Characterise Semiconductor Materials with Nanoscale IR
How nanoscale IR spectroscopy (AFM-IR) can be used for nanoscale chemical analysis of semiconductor materials in semiconductor device development, manufacturing, process control and failure analysis. Identify chemical components, organic contaminants and analyse defects.
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Bruker Anasys nanoIR3
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Limitations of Traditional Techniques
A variety of techniques are used for identifying chemical components on semiconductor materials at the submicron and nanoscale:
- SEM/EDX (Scanning Electron Microscopy with Energy Dispersive X-ray spectroscopy) is the industry standard surface analysis technique, delivering nanometre-scale resolution and semi-quantitative elemental analysis. While useful for information about surface defects and contamination, it’s limited with regards to organic materials.
- Infrared (IR) spectroscopy chemically characterises organic species that can’t be identified with SEM/EDX. However, traditional IR techniques are limited by Abbe diffraction laws to resolutions of 3–10 µm.
- AFM (Atomic Force Microscopy) provides high resolution topographic maps of the surface. However until now, AFM could not chemically characterise materials underneath the tip.
Nanoscale IR Spectroscopy
Nanoscale IR spectroscopy overcomes these limitations by combining AFM and IR, for nanoscale FTIR spectroscopy using photothermal IR spectroscopy (PTIR). This gives you:
- Precise chemical identification of IR spectroscopy
- Nanoscale capabilities of AFM
You can chemically identify materials at a spatial resolution <10 nm and with monolayer sensitivity, breaking the diffraction limit by >100x. AFM-PTIR spectra measure sample absorption, and are not affected by the optical properties of the tip or sample, so they correlate well with conventional bulk IR spectra.
Bruker Anasys nanoIR3
The nanoIR3 is a nanoscale infrared spectrometer for chemical imaging and property mapping, with full-featured AFM.
Identify Organic Contaminants
In this example, contaminated silicon wafers were chemically characterised at the nanoscale, using the nanoIR3. The contaminants were located using high resolution AFM, then measured with nanoIR.
The AFM height image indicated a variation in thickness in the contaminant residue of 20-100 nm, from human skin tissue. A point of interest was identified and the laser wavelength was scanned to acquire the nanoIR spectra. Bruker Anasys’ FASTspectra technology accelerated the acquisition time, collecting spectra over the full IR tuning range.
The contamination residue (~30 nm deep) was identified as polyethylene terephthalate (PET), a polymer used in polyester fabrics.
Full details are available in an application note from Bruker.
Nanoscale IR can also be used to examine defects that occur during manufacturing. This example looks at low-k α-SiOC:H/Cu interconnects, which are particularly sensitive to chemical modifications, sometimes causing defects during the fabrication process. The average width of the material is 1650 nm – 330 nm, which is below the spatial resolution limits of conventional IR spectroscopy.
First an AFM topography image was taken, then nanoIR spectra were acquired from various points on the interconnect. Significant chemical differences were observed for narrow low-k regions compared to thick regions. These differences were observed in both the Si-O-Si and CH stretching areas.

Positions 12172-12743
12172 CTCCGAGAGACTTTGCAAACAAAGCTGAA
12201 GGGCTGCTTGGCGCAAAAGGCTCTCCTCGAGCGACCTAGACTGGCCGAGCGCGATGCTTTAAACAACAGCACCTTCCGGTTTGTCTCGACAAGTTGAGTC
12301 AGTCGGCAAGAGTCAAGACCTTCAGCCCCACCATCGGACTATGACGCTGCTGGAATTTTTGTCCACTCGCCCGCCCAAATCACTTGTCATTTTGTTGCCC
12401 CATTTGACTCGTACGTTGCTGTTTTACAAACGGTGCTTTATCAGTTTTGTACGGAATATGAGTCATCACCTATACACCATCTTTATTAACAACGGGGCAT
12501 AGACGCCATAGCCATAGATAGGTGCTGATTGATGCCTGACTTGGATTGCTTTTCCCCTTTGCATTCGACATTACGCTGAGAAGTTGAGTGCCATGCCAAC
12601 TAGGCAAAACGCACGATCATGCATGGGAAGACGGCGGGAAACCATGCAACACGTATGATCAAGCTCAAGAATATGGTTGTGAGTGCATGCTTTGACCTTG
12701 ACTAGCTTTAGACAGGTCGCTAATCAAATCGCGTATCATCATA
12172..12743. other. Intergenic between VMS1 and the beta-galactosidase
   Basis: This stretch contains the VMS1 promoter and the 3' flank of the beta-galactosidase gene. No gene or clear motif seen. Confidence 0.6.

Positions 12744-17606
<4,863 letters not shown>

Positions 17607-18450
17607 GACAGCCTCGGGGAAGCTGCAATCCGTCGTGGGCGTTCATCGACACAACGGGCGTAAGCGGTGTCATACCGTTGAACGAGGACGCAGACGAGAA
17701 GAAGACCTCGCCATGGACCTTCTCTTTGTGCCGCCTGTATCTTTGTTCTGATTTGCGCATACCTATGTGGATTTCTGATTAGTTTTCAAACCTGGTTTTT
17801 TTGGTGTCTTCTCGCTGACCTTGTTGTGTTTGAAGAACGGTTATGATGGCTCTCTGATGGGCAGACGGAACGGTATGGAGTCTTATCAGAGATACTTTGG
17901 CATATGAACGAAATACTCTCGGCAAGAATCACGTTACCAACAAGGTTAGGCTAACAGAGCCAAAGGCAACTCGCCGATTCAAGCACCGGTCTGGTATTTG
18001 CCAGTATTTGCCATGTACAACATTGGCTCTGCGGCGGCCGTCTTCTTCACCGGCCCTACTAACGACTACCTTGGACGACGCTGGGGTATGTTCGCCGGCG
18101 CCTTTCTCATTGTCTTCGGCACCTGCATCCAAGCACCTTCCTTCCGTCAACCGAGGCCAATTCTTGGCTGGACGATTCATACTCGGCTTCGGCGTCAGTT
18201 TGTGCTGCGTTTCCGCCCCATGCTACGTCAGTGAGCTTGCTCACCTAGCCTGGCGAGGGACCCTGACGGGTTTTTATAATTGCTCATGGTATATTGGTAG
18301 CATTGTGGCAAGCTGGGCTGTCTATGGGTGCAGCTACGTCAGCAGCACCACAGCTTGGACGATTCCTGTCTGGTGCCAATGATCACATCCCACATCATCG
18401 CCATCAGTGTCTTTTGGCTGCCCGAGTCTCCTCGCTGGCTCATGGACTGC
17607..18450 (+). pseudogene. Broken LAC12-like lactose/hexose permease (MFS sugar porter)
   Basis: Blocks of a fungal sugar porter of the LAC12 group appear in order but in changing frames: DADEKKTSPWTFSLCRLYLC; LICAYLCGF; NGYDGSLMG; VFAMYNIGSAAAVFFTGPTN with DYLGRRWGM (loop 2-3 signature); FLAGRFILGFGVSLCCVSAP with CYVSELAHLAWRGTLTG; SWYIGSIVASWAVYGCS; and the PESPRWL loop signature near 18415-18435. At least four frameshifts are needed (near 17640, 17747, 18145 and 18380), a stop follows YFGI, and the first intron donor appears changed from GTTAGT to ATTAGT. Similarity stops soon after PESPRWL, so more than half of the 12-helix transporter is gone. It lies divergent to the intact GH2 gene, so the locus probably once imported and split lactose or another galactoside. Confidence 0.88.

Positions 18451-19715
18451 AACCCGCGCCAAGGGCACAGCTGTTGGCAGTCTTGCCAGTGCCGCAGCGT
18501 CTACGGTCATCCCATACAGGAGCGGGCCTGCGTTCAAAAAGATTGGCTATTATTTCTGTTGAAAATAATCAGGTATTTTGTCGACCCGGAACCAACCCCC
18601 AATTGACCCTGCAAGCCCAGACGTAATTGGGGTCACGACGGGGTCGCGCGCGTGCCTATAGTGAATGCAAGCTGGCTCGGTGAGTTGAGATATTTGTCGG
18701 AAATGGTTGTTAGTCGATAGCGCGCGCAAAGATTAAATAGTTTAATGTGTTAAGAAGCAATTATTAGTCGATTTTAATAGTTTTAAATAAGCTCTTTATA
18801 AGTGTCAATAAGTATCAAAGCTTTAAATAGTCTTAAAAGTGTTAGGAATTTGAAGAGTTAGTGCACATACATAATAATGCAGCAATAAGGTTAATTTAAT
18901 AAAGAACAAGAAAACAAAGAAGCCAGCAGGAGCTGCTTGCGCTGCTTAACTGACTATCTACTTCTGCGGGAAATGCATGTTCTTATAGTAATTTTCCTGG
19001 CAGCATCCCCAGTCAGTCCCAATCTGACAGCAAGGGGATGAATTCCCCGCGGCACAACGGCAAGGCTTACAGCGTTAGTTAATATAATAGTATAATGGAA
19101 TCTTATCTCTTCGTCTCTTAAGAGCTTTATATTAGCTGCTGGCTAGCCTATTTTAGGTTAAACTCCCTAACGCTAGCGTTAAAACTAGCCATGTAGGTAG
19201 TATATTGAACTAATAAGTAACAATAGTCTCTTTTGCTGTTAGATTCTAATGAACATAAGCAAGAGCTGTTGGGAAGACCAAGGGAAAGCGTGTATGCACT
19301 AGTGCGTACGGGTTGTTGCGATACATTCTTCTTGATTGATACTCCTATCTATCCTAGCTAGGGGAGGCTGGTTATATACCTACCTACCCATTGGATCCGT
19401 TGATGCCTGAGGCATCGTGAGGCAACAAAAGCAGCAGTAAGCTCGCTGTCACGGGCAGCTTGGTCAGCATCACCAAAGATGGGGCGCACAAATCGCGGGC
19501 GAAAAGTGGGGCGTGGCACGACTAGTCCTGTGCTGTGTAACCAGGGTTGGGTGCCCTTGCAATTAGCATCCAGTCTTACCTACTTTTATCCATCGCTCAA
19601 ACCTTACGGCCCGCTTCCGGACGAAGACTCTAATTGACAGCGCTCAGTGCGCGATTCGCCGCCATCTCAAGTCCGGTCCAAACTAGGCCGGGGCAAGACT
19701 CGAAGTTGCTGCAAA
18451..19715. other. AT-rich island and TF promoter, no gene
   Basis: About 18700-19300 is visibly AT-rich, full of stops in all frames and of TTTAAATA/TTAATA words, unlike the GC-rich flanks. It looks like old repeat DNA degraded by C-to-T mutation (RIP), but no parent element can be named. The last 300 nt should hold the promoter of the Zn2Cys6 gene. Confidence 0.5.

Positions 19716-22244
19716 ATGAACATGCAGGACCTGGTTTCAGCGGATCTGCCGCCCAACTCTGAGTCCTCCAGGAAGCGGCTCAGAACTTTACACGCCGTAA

The measurements indicated a loss of terminal methyl (CH3) groups, which can occur during the plasma etching, ashing and CMP steps used to produce inlaid Cu wiring. This results in new chemical bonds and a composition similar to SiO2, as observed in the sample.
Conventional IR spectroscopy would not be able to uncover these defects due to its limited spatial resolution.
Full details of the measurement and results are available in an application note from Bruker.
Characterising Semiconductor Structures
The fabrication of ever smaller devices with nanometre-scale domains is a challenge in semiconductor technology. Directed self assembly (DSA) of block copolymers (BCPs) is used for next-generation lithography, providing sub-14 nm nanostructures with controlled placement. Nanoscale pattern fabrication using DSAs with 10-20 nm pitch requires accurate characterisation of size, location and alignment, as well as high resolution material identification.
Recent advances such as Tapping AFM-IR can now deliver a spatial resolution limit below 10 nm. This is ideal for characterising DSA components and defects in failure analysis.
In this example, Tapping AFM-IR was used to measure various block copolymers for manufacturing directed self-assemblies on Si wafers.
The image below shows the AFM topography and nanoscale chemical analysis of polystyrene-poly(2-Vinyl Pyridine) block copolymer [PS-P2VP]. The topography image shows 3-4 nm tall lamellar features with 50 nm pitch. Chemical analysis with Tapping AFM-IR was used to study the chemical composition of the nanopattern.
Further measurements were taken on DSAs with various nano-patterns and functional molecules. The results below show chemical maps of spherical DSAs consisting of both PS-b-PMMA and PS-b-P4VP [polystyrene-poly4-vinylpyridine block copolymer]. The measurements delivered excellent chemical specificity and a high spatial resolution of ~4 nm.
Full details of the experiment are available in an application note from Bruker.
Blue Scientific is the official distributor of Bruker Anasys nanoIR systems. If you’d like any more information about how they can be used for defect and contaminant analysis and characterising semiconductors, please get in touch: